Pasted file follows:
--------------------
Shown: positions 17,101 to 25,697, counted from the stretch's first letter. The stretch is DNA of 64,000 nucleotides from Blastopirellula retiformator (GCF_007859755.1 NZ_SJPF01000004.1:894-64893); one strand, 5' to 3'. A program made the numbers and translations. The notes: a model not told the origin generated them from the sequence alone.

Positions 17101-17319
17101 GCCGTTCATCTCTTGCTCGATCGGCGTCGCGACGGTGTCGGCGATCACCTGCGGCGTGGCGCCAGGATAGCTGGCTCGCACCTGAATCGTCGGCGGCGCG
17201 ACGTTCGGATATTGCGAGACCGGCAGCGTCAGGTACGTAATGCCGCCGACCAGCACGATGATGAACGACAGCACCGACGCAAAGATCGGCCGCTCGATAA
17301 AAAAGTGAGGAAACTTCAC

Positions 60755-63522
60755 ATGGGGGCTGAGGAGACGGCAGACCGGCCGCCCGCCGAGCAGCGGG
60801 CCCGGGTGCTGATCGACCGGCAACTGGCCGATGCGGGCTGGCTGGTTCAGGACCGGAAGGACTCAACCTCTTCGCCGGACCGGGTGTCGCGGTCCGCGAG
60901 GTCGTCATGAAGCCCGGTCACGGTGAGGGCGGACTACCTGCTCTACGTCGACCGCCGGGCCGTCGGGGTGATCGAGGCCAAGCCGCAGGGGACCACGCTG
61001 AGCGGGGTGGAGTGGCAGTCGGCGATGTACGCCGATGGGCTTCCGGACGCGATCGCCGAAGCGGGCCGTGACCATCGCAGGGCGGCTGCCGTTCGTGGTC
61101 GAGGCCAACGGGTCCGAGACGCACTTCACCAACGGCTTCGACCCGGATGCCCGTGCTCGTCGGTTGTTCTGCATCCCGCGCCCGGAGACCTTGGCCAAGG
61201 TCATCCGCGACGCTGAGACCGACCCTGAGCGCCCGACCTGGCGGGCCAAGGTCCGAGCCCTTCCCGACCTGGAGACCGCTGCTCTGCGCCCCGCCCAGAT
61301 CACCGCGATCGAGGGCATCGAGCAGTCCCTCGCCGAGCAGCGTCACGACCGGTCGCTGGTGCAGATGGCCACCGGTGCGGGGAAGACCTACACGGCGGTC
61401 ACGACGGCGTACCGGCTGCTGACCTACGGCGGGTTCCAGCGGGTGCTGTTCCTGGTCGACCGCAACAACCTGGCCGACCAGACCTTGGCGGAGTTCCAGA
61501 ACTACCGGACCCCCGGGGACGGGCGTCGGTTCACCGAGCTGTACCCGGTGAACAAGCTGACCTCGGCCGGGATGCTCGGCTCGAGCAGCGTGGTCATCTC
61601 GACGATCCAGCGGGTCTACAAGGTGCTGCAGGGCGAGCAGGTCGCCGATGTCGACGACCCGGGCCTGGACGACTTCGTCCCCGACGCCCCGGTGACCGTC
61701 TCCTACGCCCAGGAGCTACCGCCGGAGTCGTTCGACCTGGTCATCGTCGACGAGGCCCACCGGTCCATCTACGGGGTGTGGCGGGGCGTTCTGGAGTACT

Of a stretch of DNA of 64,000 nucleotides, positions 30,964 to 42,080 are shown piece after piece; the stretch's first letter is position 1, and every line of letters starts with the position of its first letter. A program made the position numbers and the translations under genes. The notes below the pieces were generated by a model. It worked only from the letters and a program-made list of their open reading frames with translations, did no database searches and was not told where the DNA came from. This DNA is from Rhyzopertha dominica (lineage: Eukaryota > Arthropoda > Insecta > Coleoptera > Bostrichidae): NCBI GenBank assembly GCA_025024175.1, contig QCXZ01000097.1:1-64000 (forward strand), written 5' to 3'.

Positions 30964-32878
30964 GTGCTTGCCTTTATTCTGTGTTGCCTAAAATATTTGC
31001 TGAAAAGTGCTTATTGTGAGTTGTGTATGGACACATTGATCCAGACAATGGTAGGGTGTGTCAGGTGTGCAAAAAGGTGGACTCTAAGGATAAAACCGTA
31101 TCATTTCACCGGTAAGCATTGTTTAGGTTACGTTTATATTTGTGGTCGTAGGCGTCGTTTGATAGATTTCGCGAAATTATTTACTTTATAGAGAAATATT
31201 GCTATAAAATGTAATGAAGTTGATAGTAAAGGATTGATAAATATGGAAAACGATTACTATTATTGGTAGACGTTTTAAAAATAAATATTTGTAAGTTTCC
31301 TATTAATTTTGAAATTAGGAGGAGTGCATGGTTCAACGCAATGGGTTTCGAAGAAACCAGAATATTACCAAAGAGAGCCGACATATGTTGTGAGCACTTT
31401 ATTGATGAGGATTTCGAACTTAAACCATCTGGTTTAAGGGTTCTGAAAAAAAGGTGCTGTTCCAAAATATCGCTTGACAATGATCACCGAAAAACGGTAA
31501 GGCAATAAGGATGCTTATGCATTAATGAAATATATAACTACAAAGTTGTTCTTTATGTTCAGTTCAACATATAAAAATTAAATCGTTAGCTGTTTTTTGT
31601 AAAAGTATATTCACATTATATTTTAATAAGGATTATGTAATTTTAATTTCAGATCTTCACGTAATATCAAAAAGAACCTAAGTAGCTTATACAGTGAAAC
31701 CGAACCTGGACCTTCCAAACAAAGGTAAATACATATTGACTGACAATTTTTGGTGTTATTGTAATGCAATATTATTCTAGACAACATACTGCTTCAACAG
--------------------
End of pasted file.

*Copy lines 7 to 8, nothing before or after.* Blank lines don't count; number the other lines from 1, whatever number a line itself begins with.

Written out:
60755 ATGGGGGCTGAGGAGACGGCAGACCGGCCGCCCGCCGAGCAGCGGG
60801 CCCGGGTGCTGATCGACCGGCAACTGGCCGATGCGGGCTGGCTGGTTCAGGACCGGAAGGACTCAACCTCTTCGCCGGACCGGGTGTCGCGGTCCGCGAG